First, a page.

One group, from the beginning of the Revolution, had fortified itself against the Leader [Ayatollah Khomeini]. It insisted that an Islamic government must be run like the dictatorship of the righteous. Adherents of this group, in their defunct thinking, surmised that they could drag people to paradise by force.

The second group were those who, under the guise of defending the people’s rights, declared religion and Islam contradictory to a republican form of government.

The Leader [Khomeini] maneuvered astutely to neutralize the sorceries of these two groups.

Relying on the path of the Leader [Khomeini], I came to neutralize the sorcerers who have resurfaced since then.

By validating what has come to pass in the election, the authorities now bear its consequent responsibilities. They have limited the scope of any investigation into the polling so as to ensure that the purported validity and the results of the election will remain intact.

This is despite the fact that in over 170 electoral precincts the number of votes exceeded the number of eligible voters.

We’ve been asked to pursue our grievance through the Guardian Council. But the Council proved its bias before, during, and after the election [in favor of Ahmadinejad].

The first requisite of adjudication is neutrality.

I still uphold, strongly, that the demand to invalidate the election is an indisputable right, which ought to be addressed by an impartial committee trusted by the nation. The outcome of such deliberations should not be declared a priori.

[Translator’s Note: This is in reference to Mr. Khamenei’s Friday sermon of 19 June 2009, in which he again endorsed the election results, even though he has officially asked the Guardian Council to revisit the vote counts, a task the Guardian Council has yet to complete.]

Nor should the people be intimidated—by veiled threats of potential bloodshed—from demonstrating and protesting.

[Translator’s Note: This is in reference to comments made by Mr. Khamenei in his Friday Sermon of 19 June 2009, in which he placed the responsibility for bloodshed on the shoulders of the opposition leaders.]

Nor should the National Security Council (NSC) equivocate—in response to legitimate demands for clarification about the role of plain-clothed individuals attacking the people and destroying public property, thereby inflaming popular sentiment—and instead place the responsibility for the recent calamities on others.

[Translator’s Note: This is in reference to the NSC’s response to Mousavi’s letter to them in which he had demanded an investigation into the recent aggressions by quasi-official, plain-clothed persons attacking people and damaging property. In response, the NSC, failing to provide an explanation, turned the table and held Mousavi responsible.]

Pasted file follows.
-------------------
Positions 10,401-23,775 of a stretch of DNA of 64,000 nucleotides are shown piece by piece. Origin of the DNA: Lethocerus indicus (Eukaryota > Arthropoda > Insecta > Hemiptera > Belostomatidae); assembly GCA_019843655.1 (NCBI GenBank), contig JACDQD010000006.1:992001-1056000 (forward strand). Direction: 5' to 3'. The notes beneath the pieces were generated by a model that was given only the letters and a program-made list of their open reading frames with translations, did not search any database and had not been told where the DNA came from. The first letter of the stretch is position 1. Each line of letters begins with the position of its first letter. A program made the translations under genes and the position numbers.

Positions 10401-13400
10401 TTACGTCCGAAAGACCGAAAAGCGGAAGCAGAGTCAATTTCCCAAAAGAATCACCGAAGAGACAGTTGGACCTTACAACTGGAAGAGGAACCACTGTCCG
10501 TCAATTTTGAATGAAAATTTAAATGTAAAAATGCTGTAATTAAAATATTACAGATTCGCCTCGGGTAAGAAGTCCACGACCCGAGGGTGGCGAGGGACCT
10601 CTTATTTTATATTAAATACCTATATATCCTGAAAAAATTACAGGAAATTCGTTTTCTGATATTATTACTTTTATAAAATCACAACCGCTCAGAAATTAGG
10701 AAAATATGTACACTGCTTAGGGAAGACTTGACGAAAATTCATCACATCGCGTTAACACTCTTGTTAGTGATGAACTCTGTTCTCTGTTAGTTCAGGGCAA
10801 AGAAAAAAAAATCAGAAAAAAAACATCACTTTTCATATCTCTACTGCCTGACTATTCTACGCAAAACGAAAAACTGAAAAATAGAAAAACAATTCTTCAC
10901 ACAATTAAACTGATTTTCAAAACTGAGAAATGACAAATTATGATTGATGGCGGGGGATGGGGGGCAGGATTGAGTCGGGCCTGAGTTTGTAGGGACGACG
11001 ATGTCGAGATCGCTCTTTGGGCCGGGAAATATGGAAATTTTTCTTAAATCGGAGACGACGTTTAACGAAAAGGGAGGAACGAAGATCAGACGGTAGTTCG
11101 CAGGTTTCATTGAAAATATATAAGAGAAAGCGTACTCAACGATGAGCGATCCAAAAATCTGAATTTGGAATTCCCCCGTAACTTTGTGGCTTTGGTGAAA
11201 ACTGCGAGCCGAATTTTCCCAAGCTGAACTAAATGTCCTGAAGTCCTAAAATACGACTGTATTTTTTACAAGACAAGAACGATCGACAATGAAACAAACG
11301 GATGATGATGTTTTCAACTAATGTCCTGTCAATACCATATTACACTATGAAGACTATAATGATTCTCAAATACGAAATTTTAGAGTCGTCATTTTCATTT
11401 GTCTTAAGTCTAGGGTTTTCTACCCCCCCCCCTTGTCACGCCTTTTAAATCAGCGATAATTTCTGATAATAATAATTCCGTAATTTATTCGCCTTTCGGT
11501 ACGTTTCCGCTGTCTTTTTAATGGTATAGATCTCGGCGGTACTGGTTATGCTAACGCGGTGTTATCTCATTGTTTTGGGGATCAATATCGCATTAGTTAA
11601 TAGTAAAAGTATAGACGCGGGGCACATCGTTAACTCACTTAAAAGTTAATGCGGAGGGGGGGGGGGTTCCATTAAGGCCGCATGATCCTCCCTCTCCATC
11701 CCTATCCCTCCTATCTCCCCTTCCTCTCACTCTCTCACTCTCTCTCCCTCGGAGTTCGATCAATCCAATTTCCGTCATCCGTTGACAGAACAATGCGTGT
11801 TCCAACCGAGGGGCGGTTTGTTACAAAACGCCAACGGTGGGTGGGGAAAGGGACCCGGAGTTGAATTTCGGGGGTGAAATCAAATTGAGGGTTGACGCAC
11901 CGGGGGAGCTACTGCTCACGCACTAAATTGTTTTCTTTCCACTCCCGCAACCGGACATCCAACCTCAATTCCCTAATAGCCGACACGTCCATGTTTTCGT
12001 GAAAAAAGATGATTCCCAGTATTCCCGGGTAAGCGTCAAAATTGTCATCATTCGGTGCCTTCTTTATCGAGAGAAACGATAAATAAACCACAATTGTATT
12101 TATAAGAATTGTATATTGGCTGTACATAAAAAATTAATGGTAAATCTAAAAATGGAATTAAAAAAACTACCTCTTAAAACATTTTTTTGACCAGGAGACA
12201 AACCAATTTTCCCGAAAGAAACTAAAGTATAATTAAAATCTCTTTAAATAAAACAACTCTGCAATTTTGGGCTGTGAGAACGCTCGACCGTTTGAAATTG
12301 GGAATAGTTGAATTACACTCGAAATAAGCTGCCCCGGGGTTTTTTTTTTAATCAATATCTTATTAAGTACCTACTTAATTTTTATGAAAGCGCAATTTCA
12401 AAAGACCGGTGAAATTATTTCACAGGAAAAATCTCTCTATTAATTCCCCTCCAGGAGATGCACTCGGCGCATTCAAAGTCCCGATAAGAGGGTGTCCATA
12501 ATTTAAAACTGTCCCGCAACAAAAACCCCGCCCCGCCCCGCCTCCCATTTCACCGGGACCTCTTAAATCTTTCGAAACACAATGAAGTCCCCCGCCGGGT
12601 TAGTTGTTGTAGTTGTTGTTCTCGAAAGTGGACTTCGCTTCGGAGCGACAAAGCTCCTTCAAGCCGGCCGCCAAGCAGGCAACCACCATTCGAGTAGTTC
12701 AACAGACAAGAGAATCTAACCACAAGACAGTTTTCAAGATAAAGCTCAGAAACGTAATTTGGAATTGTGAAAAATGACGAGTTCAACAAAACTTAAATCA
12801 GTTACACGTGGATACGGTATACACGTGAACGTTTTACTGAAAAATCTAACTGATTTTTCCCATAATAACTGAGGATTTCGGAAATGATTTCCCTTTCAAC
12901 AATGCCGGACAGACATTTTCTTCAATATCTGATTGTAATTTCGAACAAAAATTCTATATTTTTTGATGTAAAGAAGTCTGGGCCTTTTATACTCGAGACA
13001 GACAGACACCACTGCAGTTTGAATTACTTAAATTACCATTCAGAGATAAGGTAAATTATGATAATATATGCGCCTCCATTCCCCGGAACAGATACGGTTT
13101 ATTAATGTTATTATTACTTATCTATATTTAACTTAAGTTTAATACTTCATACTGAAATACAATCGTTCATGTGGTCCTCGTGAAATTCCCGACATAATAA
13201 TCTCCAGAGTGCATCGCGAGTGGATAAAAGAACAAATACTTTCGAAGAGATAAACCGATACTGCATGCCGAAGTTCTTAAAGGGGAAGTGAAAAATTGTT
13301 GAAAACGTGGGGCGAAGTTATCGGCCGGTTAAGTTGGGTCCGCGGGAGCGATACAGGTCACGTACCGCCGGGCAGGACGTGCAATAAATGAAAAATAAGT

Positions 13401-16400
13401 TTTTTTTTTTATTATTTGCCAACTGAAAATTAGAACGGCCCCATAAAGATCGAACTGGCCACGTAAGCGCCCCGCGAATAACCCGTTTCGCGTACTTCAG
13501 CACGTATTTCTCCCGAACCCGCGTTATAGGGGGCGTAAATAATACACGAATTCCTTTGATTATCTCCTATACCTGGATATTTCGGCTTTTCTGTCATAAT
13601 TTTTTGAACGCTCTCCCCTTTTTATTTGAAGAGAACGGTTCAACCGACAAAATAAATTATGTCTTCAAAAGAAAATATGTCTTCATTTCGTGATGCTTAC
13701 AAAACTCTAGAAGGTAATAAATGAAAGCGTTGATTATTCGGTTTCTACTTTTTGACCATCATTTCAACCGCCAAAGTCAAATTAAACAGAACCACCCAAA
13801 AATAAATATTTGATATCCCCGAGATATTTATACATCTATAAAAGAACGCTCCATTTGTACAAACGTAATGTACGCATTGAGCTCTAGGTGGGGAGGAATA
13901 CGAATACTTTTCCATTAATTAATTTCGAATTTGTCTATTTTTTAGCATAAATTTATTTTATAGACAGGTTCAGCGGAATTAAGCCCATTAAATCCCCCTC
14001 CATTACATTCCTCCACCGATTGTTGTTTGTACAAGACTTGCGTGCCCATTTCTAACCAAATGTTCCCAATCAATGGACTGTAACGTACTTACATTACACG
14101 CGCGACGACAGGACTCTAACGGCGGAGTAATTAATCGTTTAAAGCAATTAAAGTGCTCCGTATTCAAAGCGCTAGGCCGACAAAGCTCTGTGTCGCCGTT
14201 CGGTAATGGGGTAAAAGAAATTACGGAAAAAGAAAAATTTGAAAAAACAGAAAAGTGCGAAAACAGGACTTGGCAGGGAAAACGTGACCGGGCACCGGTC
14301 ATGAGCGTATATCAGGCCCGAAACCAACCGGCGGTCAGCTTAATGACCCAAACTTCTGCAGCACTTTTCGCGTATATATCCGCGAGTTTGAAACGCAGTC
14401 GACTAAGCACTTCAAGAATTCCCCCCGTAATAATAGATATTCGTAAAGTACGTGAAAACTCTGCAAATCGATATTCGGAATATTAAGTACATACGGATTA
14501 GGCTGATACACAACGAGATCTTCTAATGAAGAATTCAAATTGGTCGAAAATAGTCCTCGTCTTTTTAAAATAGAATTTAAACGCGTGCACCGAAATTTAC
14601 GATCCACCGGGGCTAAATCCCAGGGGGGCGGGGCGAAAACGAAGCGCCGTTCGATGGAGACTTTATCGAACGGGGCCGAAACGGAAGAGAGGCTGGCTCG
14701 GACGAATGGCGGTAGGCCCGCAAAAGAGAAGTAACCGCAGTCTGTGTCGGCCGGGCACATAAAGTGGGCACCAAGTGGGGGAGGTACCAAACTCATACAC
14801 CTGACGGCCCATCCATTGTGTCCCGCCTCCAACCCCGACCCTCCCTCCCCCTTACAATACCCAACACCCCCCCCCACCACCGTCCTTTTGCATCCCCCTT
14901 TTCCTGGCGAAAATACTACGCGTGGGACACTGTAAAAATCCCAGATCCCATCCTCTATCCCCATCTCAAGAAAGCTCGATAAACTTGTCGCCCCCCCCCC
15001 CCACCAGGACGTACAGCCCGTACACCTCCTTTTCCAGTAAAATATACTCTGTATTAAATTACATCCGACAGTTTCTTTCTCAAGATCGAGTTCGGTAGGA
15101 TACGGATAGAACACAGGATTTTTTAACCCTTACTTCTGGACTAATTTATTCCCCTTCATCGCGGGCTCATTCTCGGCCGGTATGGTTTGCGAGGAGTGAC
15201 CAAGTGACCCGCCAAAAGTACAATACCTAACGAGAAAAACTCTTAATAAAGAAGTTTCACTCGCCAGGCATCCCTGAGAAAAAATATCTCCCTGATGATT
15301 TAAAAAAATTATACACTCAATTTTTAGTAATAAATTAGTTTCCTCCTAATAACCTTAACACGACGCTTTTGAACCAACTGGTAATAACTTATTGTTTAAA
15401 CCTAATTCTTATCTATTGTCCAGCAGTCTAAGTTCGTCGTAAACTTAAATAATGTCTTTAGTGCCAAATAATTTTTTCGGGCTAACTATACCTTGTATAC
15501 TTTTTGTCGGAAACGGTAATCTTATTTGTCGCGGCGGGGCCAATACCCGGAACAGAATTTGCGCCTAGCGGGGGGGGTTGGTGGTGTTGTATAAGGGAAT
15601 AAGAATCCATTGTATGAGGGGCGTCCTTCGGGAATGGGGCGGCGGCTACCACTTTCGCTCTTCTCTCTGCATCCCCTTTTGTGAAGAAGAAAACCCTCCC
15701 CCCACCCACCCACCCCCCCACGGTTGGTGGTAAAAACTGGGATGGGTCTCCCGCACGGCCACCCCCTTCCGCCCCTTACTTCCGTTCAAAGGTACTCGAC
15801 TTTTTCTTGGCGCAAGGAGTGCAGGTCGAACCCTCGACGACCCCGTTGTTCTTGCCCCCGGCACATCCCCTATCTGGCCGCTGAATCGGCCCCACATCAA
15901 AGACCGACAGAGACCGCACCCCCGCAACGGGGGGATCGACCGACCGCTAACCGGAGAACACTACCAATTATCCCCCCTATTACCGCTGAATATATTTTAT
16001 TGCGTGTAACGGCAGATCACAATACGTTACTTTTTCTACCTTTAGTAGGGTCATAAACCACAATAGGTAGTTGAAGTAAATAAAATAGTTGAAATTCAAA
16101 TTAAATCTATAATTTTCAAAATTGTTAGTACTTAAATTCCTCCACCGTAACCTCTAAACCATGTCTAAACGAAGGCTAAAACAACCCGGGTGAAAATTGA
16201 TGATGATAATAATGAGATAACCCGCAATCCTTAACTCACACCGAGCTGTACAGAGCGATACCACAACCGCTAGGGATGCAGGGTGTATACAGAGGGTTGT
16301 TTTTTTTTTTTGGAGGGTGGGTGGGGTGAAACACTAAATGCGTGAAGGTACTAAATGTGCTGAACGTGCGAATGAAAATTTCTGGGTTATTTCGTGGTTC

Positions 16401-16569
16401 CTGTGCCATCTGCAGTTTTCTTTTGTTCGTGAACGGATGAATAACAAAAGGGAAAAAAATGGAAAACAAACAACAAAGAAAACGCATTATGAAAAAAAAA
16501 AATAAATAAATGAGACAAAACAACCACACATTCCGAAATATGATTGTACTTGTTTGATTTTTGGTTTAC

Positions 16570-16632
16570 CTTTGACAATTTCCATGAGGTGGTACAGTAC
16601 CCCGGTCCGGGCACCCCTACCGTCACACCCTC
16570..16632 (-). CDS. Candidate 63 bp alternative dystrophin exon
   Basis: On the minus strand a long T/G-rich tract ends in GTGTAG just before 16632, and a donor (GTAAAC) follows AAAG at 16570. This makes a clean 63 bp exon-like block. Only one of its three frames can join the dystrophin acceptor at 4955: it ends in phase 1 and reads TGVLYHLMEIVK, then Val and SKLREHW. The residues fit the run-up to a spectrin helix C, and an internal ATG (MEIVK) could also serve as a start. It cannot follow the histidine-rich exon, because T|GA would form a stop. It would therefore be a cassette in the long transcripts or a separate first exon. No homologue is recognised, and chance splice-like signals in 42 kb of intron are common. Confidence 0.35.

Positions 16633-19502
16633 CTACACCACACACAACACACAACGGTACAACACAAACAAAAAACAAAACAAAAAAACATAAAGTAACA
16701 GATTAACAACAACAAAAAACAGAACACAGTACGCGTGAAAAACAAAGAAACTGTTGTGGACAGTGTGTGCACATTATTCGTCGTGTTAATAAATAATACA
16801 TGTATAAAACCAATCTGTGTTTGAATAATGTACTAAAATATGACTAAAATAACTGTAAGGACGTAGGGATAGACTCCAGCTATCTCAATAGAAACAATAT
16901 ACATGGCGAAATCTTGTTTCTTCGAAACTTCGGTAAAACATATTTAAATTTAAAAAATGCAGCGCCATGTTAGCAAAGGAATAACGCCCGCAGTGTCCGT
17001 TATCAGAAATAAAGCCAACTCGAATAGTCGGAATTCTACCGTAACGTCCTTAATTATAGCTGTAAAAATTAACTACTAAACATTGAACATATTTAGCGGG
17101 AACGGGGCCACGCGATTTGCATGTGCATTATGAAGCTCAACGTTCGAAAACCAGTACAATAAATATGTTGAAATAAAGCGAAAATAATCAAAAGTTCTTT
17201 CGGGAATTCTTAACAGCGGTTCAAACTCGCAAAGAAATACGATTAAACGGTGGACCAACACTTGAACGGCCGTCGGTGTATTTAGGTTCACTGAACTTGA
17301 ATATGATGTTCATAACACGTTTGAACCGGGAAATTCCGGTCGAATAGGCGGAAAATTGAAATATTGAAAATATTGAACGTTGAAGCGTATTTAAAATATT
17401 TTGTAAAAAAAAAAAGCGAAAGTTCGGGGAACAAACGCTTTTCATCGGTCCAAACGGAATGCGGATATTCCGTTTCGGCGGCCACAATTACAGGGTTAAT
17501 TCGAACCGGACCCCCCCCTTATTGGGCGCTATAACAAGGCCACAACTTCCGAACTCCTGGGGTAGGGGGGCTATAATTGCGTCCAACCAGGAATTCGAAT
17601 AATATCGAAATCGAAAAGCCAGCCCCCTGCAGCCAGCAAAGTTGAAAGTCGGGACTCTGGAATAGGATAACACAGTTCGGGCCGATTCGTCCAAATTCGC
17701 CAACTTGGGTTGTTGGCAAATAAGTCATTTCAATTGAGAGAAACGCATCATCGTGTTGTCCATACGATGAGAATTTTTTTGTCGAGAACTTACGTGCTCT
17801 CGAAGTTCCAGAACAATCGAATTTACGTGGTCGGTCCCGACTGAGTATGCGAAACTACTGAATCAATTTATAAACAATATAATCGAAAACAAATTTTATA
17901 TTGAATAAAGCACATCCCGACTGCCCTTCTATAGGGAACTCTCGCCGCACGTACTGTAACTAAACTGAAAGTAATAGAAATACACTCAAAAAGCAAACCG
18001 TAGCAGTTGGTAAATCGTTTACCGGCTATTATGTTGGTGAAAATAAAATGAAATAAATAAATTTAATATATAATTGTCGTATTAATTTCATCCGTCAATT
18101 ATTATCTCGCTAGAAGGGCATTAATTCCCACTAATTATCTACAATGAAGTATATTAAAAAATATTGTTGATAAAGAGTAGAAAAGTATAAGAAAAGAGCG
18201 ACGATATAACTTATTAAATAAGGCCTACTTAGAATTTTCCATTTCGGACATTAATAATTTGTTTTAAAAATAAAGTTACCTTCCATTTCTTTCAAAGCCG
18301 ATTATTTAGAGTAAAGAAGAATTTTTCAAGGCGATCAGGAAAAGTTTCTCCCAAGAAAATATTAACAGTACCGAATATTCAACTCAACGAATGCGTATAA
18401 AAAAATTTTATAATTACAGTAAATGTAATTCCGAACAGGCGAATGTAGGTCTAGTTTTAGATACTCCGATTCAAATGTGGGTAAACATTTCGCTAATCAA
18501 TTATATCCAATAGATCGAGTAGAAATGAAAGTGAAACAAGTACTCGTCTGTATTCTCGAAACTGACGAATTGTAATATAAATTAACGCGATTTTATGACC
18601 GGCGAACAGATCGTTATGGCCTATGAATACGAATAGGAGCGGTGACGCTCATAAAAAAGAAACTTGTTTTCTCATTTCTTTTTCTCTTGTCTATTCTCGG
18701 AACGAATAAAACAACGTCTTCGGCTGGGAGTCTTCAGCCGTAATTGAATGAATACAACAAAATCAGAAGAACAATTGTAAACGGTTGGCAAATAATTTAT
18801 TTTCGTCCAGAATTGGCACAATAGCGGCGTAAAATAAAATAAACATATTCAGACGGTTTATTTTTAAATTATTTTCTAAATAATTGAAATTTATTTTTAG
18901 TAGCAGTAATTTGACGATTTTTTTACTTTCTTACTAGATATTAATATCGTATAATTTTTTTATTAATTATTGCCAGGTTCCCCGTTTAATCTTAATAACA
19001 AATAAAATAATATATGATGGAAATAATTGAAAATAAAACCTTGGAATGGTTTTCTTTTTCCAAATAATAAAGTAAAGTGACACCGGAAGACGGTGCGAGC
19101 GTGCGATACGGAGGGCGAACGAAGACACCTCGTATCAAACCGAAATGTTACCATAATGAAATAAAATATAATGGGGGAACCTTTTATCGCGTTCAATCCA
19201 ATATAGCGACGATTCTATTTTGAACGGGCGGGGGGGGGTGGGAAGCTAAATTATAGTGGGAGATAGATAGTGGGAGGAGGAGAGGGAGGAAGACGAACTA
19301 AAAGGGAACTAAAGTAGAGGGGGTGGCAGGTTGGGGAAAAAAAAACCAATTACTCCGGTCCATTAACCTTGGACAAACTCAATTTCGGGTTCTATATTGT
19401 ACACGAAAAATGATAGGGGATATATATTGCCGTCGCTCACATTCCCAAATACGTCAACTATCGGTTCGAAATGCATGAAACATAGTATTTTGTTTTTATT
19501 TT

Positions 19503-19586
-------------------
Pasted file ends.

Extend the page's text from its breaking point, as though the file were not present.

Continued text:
As I gaze upon the political landscape, I find it engineered for purposes that transcend the mere imposition of an unwanted Chief Executive. It’s an attempt to impose a new political reality on the nation.

As a companion who has seen the beauty of your green wave, I will never permit myself to endanger your lives by my actions. Nevertheless, I’m firm in my view that the recent election is invalid, and I insist on the fulfillment of the people’s rights.

Despite my limited authority and influence, I continue to believe that your motivation and creativity—expressed through novel civic activities—will enable you to pursue, and attain, your legitimate rights.

Rest assured that I continue to be at your side.

In the pursuit of innovative solutions, what I, as your brother, suggest to our beloved youth is that you should not allow liars and cheats rob you of the flag of the Islamic Republic. Nor should you allow the illegitimate and the wayward confiscate from you the priceless Islamic heritage that your righteous forbears paid for with their blood.

Entrust your affairs with God, maintain hope, and rely upon your own strengths as you pursue your social movement—based on the explicit freedoms articulated in the Constitution and on the principle of eschewing violence.

In this path, we’re not the opponents of the Basiji; the Basiji is our brother.

In this path, we’re not the opponents of the Revolutionary Guard; the Revolutionary Guard is the protector of our Revolution and our Republic.

We’re not the opponents of the armed forces; the armed forces protect our borders.

We’re not the opponents of our Sacred Establishment or its legal infrastructure; this infrastructure is the guarantor of our independence, freedom, and our Islamic Republic.

We’re the opponents of deviations and lies, and we seek to reform them—a reform based on the genuine principles of the Islamic Revolution.

We advise the authorities to promote calm in the streets by upholding Article 27 of the Constitution—and ask that they not merely accommodate peaceful public congregations, but, in fact, to encourage them, and to purge the national radio and television of slanderous and one-sided coverage.

[Translator’s Note: Article 27 of Iran’s Constitution: “Public gatherings and marches may be freely held, provided arms are not carried and that they are not detrimental to the fundamental principles of Islam.”]

Before voices turn into shouts, the authorities should allow for a logical, more beautiful discourse to take place on the national media, so any wrong views get corrected and tempered.

The authorities should allow the media to critique, to report events as they are, and, in a sense, to provide a platform where agreements and disagreements can be aired freely.

Let us allow those who want to chant “God is the Greatest” to do so, and let us not consider it as an expression of opposition to ourselves.

Clearly, in such a case, there will be no need for the presence of military and [riot] police on the streets. Nor would we have to endure the painful sights and sounds that molest the heart of anyone who loves the country and the Revolution.

Your brother and companion,

Mir Hossein Mousavi.